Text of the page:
# Bart Jansen, Utrecht University. 2  Max Leaf  Instance: Connected graph G, positive integer k  Question: Is there a spanning tree for G with at least.

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Bart Jansen, Utrecht University

2  Max Leaf  Instance: Connected graph G, positive integer k  Question: Is there a spanning tree for G with at least k leaves?  Applications in network design  YES-instance for k ≤ 8

 Classical complexity  Max-SNP complete, so no polynomial-time approximation scheme (PTAS)  NP-complete, even for 3 3-regular graphs By P. Lemke, 1988 Planar graphs of maximum degree 4 By Garey and Johnson, 1979

4  Bipartite Max Leaf  Instance: Connected bipartite graph G with black and white vertices according to the partition, positive integer k  Question: Is there a spanning tree for G with at least k black leaves?

 Classical complexity  No constant-factor approximation  NP-complete, even for: 5 d-regular graphs for d ≥ 4 By Fusco and Monti, 2007 Planar graphs of maximum degree 4 By Li and Toulouse, 2006

 Weighted Max Leaf  Instance: Connected graph G with non-negative vertex weights; positive number k  Question: Is there a spanning tree for G such that its leaves have combined weight at least k? 6 Leaf weight 11Leaf weight 16

 Classical complexity  NP-complete by restriction of Max Leaf  If weights {0,1} are allowed, no constant-factor approximation since it generalizes Bipartite Max Leaf  We consider the fixed parameter complexity 7

 Suppose we encounter a NP-complete problem  No O(n c ) algorithm for fixed c  No efficient algorithm exists?  What happens if we use some information about the instance?  For example: solution size is k, much less than n.  Can we solve it in O(2 k n) time?  True for many problems, such as Vertex Cover  Instance of a parameterized problem is  Regular instance and the parameter as a natural number  If there is an f(k)n c time algorithm for a problem  Then it is Fixed Parameter Tractable (FPT) (n is the size of instance I) 8

 A kernelization algorithm:  Reduces parameterized instance to equivalent  Size of I’ does not depend on I but only on k  Time is poly (|I| + k)  New parameter k’ is at most k  If |I’| is O(g(k)), then g is the size of the kernel  Kernelization algorithm implies fixed parameter tractability  Compute a kernel, analyze it by brute force 9

 Parameterize by the target value k  Number of leaves, or leaf weight 10 Max Leaf Kernel with 3.75k vertices O(4 k k 2 +p(|V|+|E|)) algorithm Bipartite Max Leaf No existing results W[1] hard on general graphs Weighted Max Leaf No existing results Complexity depends on weight range Kernel for restricted graph classes

Weight rangeGeneral graphs {1,2,…} Kernel with 7.5k vertices 11

Weight range General graphs Planar graphs Genus ≤  Degree of positive- weight ≤  {1,2,…} Kernel with 7.5k vertices {0,1,… } Hard for W[1]78k O(k√  +  )O(k  2 ) 12

Weight range General graphs Planar graphs Genus ≤  Degree of positive- weight ≤  {1,2,…} Kernel with 7.5k vertices {0,1,… } Hard for W[1]78k O(k√  +  )O(k  2 ) Q >0 NP-complete for k=1 (not Fixed Parameter Tractable) 13

Weight range General graphs Planar graphs Genus ≤  Degree of positive- weight ≤  {1,2,…} Q ≥1 Kernel with 7.5k vertices {0,1,… } Hard for W[1]78k O(k√  +  )O(k  2 ) Q ≥1 U {0} Hard for W[1]O(k) O(k√  +  )O(k  2 ) 14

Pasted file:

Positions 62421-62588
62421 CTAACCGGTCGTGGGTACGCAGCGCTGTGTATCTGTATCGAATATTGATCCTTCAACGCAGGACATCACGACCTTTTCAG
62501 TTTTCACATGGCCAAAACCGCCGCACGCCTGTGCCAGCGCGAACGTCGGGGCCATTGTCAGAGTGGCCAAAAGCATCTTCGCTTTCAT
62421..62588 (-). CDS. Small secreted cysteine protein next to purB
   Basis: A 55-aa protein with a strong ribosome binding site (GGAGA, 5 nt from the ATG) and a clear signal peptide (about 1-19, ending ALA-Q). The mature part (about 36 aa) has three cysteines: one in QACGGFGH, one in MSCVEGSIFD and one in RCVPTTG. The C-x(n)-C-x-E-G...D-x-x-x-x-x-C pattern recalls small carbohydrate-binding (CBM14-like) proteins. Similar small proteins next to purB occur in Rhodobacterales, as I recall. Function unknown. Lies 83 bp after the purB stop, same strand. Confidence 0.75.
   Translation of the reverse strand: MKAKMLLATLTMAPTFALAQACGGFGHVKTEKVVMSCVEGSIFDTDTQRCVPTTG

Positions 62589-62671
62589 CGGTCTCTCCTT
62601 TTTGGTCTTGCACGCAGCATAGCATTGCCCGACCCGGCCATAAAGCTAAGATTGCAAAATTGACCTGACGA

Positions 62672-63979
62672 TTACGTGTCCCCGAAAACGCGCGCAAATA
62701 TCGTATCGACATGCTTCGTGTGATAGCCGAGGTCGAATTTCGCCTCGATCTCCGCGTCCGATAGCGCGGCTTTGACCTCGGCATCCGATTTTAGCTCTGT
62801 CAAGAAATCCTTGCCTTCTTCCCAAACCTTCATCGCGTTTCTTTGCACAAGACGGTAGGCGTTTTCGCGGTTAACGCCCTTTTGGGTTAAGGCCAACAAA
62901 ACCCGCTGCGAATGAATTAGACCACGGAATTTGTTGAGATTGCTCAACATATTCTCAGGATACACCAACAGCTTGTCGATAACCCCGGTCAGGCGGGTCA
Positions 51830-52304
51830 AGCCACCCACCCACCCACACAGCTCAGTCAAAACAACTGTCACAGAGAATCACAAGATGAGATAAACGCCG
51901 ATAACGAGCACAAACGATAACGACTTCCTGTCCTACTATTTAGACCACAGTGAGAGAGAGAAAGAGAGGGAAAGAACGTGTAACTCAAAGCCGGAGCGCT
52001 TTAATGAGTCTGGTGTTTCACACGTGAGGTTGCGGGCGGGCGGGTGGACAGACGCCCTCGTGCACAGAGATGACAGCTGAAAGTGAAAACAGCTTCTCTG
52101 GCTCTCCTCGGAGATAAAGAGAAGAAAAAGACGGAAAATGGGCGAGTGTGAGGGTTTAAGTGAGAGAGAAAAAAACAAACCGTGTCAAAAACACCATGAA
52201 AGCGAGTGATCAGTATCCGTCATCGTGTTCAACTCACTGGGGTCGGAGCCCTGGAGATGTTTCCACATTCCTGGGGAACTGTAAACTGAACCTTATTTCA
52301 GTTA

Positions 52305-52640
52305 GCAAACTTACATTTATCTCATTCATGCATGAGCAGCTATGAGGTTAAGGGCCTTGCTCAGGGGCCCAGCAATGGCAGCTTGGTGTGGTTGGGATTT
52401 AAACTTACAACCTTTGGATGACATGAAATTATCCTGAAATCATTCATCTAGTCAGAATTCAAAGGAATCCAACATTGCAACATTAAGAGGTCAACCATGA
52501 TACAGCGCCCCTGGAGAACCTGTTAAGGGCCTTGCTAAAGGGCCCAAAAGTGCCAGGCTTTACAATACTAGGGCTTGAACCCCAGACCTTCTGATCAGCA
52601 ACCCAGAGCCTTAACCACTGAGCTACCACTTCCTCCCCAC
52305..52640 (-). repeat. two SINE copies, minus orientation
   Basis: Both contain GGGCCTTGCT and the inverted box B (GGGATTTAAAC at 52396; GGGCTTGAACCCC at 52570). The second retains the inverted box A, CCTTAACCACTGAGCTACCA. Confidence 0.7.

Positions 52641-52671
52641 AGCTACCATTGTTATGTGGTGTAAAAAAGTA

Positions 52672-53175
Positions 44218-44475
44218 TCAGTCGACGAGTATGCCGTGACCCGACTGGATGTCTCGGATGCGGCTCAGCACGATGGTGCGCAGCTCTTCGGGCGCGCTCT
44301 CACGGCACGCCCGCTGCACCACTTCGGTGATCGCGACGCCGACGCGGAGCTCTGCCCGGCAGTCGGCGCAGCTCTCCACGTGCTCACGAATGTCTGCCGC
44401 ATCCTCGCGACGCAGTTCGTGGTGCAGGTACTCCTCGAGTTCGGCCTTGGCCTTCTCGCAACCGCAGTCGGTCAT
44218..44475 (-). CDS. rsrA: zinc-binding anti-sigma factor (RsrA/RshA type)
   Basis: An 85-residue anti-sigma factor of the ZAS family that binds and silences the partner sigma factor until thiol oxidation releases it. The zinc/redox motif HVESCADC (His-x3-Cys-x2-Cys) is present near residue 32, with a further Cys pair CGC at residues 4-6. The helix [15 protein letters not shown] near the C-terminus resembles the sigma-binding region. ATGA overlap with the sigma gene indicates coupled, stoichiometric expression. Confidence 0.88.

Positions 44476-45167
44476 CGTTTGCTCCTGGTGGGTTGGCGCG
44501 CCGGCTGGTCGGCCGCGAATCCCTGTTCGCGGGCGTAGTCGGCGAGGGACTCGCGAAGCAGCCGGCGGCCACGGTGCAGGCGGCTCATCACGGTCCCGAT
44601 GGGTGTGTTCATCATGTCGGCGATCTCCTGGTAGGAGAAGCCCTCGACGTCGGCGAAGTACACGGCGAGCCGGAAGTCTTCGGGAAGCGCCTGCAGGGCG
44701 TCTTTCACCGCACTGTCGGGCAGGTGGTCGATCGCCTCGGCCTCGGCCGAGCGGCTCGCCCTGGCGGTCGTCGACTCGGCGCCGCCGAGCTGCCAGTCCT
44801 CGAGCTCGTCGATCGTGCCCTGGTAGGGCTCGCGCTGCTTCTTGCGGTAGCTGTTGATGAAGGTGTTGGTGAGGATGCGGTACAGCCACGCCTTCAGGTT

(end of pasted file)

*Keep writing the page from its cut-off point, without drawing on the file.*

Terminology and a lemma 15

 A set S of vertices is a cutset if their removal splits the graph into multiple connected components  A path component of length k is a path, s.t.  x, y have degree ≠ 2  all v i have degree 2 16

 If S is a cutset, then at least one vertex of S is internal in a spanning tree  We need to give at least one vertex in S a degree ≥ 2 to connect both sides 17

Bipartite Max Leaf is hard for W[1] 18

 We prove that Bipartite Max Leaf is hard for W[1]  (Probably) no f(k)n c algorithm  No proof of membership in W[1]  It might be harder than any problem in W[1]  No hardness proof for W[2] either Fixed parameter tractable Vertex Cover Feedback Vertex Set Maximum Leaf Spanning Tree.. W[1]-complete Independent Set Set Packing.. W[2]-complete Dominating Set.. 19

 W[i] hardness is proven by parameterized reduction  from some W[i]- hard problem  Similar to (Karp) reductions for NP-completeness  Reduction in time f(k)*poly(|I|)  New parameter k’ ≤ g(k) for some function g  We reduce k-Independent Set (W[1]-complete) to Bipartite Max Leaf 20

 k-Independent Set  Instance: Graph G, positive integer k  Question: Does G have an independent set of size at least k? ▪ (i.e. is there a vertex set S of size at least k, such that no vertices in S are connected by an edge in G?)  Parameter: the value k 21

 Given an instance of k-Independent Set, we reduce as follows:  Color all vertices black  Split all edges by a white vertex  Add white vertex w with edges to all black vertices  Set k’ = k  Polynomial time  k’ ≤ g(k) = k 22

23  Complement of S is a vertex cover  Build spanning tree:  Take w as root, connect to all black vertices  We reach the white vertices from the vertex cover V – S ▪ Since every white vertex used to be an edge Edges incident on w are not drawn

 Take the black leaves as the independent set  If there was an edge x,y then they are not both leaves  Since {x,y} is a cutset  By contraposition, black leaves form an independent set 24 Edges incident on w are not drawn

A linear kernel for Maximum Leaf Weight Spanning Tree on planar graphs 25